Climate Countdown

Climate Change: Better REDD Than Dead

The byzantine politics of paying countries to save trees.

Amid the blizzard of acronyms you're likely to hear a lot as global climate talks heat up is REDD, which is United Nations lingo for Reducing Emissions From Deforestation and Forest Degradation. In other words, finding ways to pay for preserving forests and planting new trees—an issue that has set major political and financial interests on a collision course. Some of the key players:

The UN's Clean Development Mechanism, set up under the 1997 Kyoto treaty, allows governments and corporations to buy offsets from tree-planting projects in developing countries (including, for example, monocrop eucalyptus plantations that grow quickly and sequester carbon). But it does not cover projects that save existing forests, and there's a lot of pressure for that to change in Copenhagen.

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Divisions have already emerged among the developing countries with significant forests. Brazil, wary of placing the fate of its trees in the hands of polluting industries in the north, is advocating for rich countries to give anti-deforestation aid directly to developing countries; the money would come from emission permit sales as well as institutions like the World Bank. This is known as the "sectoral" approach, in which large areas of forestland could become part of a nationwide preservation strategy—and governments would be paid to reduce the rate of deforestation below an agreed-upon baseline, for example 2005 levels. By contrast, countries like Indonesia, Papua New Guinea, and the Congo, which have cut their forests at slower rates than Brazil (and would thus not benefit as much from such a baseline approach), want to be paid via offsets, much as businesses now pay directly for offsets like windmills. What's implied is that if not compensated, they could ratchet up their deforestation rates to match, say, Brazil's.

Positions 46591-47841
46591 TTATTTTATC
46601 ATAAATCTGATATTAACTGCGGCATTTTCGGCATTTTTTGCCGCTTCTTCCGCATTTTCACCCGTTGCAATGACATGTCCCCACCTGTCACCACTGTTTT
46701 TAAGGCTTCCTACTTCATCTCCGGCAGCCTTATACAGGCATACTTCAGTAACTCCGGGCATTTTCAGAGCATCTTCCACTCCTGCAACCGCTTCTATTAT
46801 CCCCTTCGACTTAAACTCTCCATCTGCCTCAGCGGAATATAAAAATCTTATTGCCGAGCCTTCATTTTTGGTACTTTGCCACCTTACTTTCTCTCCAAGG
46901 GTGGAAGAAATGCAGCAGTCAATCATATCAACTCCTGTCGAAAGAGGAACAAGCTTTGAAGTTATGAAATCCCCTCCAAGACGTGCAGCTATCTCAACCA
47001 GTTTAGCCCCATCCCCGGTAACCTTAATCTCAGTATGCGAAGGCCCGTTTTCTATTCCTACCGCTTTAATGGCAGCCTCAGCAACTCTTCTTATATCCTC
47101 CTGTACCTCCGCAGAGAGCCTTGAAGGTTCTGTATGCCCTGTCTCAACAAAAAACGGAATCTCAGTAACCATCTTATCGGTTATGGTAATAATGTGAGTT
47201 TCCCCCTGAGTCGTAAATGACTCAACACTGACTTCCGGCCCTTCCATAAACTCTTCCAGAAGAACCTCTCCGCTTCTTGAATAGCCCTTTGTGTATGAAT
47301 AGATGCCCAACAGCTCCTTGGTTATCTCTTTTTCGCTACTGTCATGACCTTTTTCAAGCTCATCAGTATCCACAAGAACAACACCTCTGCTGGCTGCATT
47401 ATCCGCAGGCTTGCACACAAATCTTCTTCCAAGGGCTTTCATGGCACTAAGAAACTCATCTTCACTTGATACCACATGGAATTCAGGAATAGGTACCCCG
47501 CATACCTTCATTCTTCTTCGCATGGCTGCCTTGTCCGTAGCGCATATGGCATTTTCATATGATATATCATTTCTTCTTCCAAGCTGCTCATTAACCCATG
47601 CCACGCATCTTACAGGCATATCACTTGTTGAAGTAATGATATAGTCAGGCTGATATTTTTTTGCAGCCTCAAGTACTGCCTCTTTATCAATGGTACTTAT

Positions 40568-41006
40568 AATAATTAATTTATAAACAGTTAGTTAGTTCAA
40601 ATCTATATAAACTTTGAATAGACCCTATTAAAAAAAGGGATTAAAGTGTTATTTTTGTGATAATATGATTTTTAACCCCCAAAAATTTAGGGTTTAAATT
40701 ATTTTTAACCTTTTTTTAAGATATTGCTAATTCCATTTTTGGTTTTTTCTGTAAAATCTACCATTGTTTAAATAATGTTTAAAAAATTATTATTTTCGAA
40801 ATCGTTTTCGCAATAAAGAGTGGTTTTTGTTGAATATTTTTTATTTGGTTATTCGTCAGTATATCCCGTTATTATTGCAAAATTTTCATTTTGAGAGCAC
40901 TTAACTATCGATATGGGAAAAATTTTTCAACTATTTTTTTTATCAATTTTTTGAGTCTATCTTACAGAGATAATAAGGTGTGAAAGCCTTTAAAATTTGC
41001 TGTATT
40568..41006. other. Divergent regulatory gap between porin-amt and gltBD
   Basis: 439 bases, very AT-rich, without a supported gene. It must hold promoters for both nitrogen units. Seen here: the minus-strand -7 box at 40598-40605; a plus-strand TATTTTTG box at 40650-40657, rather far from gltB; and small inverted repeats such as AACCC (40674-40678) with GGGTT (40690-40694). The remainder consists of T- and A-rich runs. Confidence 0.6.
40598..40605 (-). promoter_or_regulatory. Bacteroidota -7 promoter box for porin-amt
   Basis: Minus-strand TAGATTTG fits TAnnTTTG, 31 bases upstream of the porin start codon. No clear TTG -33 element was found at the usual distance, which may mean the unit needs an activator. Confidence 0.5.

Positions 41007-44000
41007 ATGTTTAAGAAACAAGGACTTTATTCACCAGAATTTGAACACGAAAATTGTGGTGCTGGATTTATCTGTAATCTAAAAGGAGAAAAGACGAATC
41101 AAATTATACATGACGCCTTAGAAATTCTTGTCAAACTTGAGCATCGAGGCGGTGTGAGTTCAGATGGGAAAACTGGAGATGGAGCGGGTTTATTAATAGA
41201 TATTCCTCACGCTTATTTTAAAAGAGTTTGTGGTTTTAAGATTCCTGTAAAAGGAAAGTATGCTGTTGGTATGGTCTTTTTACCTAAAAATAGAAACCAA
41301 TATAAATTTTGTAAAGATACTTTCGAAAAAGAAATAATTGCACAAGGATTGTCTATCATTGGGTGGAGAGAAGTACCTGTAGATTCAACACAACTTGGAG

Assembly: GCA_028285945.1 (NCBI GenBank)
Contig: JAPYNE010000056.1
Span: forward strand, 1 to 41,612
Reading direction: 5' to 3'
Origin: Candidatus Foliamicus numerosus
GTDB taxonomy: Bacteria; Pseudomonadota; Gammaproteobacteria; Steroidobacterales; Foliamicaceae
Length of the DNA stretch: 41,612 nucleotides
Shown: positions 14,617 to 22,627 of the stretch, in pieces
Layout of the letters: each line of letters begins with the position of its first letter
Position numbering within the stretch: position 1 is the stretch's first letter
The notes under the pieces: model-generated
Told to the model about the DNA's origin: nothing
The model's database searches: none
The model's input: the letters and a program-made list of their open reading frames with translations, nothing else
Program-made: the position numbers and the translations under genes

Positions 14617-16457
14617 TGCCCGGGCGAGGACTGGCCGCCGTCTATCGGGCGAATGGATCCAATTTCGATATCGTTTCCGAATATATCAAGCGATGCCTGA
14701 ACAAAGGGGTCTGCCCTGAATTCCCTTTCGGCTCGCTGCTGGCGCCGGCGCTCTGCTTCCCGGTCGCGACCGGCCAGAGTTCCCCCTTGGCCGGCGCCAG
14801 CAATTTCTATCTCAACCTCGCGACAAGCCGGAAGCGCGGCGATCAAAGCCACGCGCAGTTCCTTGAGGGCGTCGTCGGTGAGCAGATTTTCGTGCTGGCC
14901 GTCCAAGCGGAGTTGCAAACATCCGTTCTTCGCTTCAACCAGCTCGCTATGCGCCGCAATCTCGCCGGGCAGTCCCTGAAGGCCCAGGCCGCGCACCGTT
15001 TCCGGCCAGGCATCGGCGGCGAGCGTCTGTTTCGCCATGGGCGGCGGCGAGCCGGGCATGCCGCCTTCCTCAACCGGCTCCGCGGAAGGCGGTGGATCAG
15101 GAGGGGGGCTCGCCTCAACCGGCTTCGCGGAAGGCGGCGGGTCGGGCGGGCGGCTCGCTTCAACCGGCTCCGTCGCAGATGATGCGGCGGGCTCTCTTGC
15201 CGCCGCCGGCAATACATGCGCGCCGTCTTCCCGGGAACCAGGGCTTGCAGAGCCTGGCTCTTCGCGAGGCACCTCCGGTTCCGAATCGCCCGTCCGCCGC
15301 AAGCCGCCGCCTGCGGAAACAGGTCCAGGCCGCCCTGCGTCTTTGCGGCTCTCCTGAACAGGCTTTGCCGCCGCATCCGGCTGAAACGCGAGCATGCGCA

Indigenous people around the world, many of whom have been displaced through preservation efforts, are demanding "free, prior, and informed consent" before new restrictions move forward. Some also want tribes, like the Guarani in Brazil, to be compensated for preserving forests for centuries.

In the industrialized world, the big fight is between the EU and the United States: The European carbon-trading market, by far the largest in the world, does not allow avoided-deforestation offsets, which the EU says are hard to monitor and can't bring down emissions in the long term. In the US, a very different approach has developed thanks to massive lobbying from energy companies such as American Electric Power, Duke Energy, and PG&E. They have joined forces with green groups like the Nature Conservancy, the Environmental Defense Fund, and the Natural Resources Defense Council to advocate for harnessing "the power of US carbon markets," where carbon offsets would be traded to preserve forests. Groups such as Greenpeace and Friends of the Earth argue such schemes would hold forests hostage to the price of carbon, but so far, the industry coalition is winning the day: Waxman-Markey permits avoided-deforestation credits, a provision that could be worth millions of dollars for the companies that have stockpiled thousands of tons' worth of carbon in their forest preserves far from Washington, DC.

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